A super-quick guide to making good decisions

Posted by on Oct 4, 2012 in Buddhism | No Comments
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One of the mental habits we can get into, and one of the most difficult to spot, is doubt and indecision. Buddhism calls this one of the five ‘hindrances’.

I’m not talking about the legitimate hesitation while you consider an appropriate course of action. I’m talking about dithering, and the inability to get behind yourself and commit to doing or not doing something.

Anthony Robbins says that making decisions is something you have to get good at if you want a successful life. It’s the thing that moves your life forward. When you decide on one thing, and not another, you consciously push forward towards your dreams.

How to make good decisions

Making good decisions requires:

  • a certain amount of self-confidence
  • a certain amount of practice
  • a mind that is clear enough to see what the significant factors are

So here’s my super-quick guide to making good decisions!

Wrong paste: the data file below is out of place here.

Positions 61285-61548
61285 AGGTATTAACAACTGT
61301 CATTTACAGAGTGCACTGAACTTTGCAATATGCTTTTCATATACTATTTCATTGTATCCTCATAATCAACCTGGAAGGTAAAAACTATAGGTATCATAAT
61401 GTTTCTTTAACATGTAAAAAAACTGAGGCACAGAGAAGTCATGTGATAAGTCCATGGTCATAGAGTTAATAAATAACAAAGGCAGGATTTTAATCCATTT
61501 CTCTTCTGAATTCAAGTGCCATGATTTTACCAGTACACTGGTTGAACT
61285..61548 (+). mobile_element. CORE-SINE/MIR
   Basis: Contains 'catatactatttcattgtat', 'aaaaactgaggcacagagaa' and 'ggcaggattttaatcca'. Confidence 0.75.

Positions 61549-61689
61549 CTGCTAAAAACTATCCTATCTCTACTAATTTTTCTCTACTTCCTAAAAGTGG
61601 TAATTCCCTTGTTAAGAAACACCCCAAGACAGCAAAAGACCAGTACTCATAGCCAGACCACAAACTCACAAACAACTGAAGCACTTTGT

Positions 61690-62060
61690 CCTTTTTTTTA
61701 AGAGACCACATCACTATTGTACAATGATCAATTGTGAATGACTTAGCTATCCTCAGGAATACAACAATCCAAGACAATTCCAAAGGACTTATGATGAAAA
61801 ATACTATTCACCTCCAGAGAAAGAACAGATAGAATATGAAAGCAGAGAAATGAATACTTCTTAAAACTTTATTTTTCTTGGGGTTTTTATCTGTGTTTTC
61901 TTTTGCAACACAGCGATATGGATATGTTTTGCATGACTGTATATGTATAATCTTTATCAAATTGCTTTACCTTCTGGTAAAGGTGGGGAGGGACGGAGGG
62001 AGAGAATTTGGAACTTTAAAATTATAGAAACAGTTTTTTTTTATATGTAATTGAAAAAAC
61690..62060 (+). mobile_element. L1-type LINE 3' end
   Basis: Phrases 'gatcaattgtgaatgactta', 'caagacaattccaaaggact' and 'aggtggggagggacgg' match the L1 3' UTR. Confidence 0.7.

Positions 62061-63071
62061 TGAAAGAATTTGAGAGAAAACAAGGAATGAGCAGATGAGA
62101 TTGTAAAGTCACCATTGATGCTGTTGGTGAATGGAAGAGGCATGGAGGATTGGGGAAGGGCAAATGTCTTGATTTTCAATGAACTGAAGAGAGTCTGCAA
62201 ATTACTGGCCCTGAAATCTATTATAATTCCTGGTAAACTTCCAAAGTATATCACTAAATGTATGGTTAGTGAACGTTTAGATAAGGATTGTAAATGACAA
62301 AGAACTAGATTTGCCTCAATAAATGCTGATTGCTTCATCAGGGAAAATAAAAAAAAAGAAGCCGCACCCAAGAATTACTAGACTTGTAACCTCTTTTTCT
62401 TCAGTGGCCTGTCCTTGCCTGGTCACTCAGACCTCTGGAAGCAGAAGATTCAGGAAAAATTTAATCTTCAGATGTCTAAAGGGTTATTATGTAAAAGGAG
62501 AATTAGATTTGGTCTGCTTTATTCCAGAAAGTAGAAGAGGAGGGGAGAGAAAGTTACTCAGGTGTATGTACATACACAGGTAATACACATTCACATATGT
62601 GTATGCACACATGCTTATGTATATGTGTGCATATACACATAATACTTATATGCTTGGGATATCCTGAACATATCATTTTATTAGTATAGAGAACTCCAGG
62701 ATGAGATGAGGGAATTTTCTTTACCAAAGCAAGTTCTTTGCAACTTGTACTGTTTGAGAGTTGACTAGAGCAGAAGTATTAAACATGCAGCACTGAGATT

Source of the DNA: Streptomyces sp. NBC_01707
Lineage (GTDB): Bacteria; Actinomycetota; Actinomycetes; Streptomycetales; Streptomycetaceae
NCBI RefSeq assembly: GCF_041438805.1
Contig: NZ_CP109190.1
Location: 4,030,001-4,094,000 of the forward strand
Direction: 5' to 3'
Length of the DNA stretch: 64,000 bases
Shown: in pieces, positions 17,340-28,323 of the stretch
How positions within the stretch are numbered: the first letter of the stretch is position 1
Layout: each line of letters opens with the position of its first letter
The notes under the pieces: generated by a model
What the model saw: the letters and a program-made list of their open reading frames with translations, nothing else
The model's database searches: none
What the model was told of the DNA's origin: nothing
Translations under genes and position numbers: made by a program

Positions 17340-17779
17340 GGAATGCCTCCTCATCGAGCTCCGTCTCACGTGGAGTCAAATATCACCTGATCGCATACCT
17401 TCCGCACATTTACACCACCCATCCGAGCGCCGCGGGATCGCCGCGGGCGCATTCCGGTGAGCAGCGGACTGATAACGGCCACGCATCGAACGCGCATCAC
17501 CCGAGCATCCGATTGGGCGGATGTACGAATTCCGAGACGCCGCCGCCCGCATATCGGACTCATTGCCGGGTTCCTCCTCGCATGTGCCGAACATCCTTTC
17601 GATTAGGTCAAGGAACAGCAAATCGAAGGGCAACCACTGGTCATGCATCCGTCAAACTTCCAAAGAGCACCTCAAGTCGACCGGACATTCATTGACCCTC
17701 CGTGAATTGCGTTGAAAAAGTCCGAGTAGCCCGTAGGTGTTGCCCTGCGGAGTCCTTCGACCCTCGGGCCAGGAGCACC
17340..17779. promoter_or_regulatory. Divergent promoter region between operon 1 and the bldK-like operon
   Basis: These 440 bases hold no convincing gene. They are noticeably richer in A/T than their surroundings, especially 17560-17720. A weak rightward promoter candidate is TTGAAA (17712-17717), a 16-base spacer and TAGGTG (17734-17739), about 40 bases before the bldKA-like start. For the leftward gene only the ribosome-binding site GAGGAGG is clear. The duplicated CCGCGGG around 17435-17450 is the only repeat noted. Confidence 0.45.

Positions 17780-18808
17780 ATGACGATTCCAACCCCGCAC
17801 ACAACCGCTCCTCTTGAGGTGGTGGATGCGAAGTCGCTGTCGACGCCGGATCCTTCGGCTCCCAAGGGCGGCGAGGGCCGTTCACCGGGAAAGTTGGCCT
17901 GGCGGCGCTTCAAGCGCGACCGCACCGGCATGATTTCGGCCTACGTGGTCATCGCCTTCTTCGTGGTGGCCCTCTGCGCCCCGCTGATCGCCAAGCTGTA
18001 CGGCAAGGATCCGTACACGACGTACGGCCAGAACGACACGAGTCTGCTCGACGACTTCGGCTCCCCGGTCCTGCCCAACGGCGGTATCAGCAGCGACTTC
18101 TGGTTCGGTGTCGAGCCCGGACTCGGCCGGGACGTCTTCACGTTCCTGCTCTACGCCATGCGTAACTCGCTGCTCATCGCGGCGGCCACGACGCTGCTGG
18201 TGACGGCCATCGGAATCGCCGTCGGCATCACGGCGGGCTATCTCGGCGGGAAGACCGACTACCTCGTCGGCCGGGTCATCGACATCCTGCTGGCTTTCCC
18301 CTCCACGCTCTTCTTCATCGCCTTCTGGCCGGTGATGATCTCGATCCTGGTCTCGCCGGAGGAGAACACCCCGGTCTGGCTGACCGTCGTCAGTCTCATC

1. Practice making decisions. Decide to decide. In Ghost Dog (film about a hit man in the US who likes a book about how to be a samurai), it says ‘One should make a decision in seven breaths’. Or something like that. Not sure all decisions can be made in seven breaths. This isn’t a fillm. But you get the idea. Just make decisions. It’s the best way to get good at it.
  2. Get yourself some self confidence: Get yourself some nice clothes. Do some exercise. Be nice to yourself. Let yourself off for all the things you aren’t so good at yet. ┬áSit everyday for a week and wish yourself wellness, happiness and success. Be your own parent. Learn karate. Have a massage.
  3. Get a decent mind. Practice mindfulness meditation. It rocks. Cut out all the nonsense that fills your mind with nonsense. Just as the sensible person doesn’t eat junk food all the time, so a sensible person should not fill their senses with the inane rubbish that corporations would like you to fill your senses with. The senses are the gateways to the mind. Guard them. Choose what goes in.

I wrote this post in 16 minutes. It seems likely that it isn’t exhaustive :-)

So what else can we do to make good decisions quickly and often? What do you think?

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Did you know The Meditator's Handbook is out? It has everything you need to set up and maintain an effective meditation practice. Check it out!

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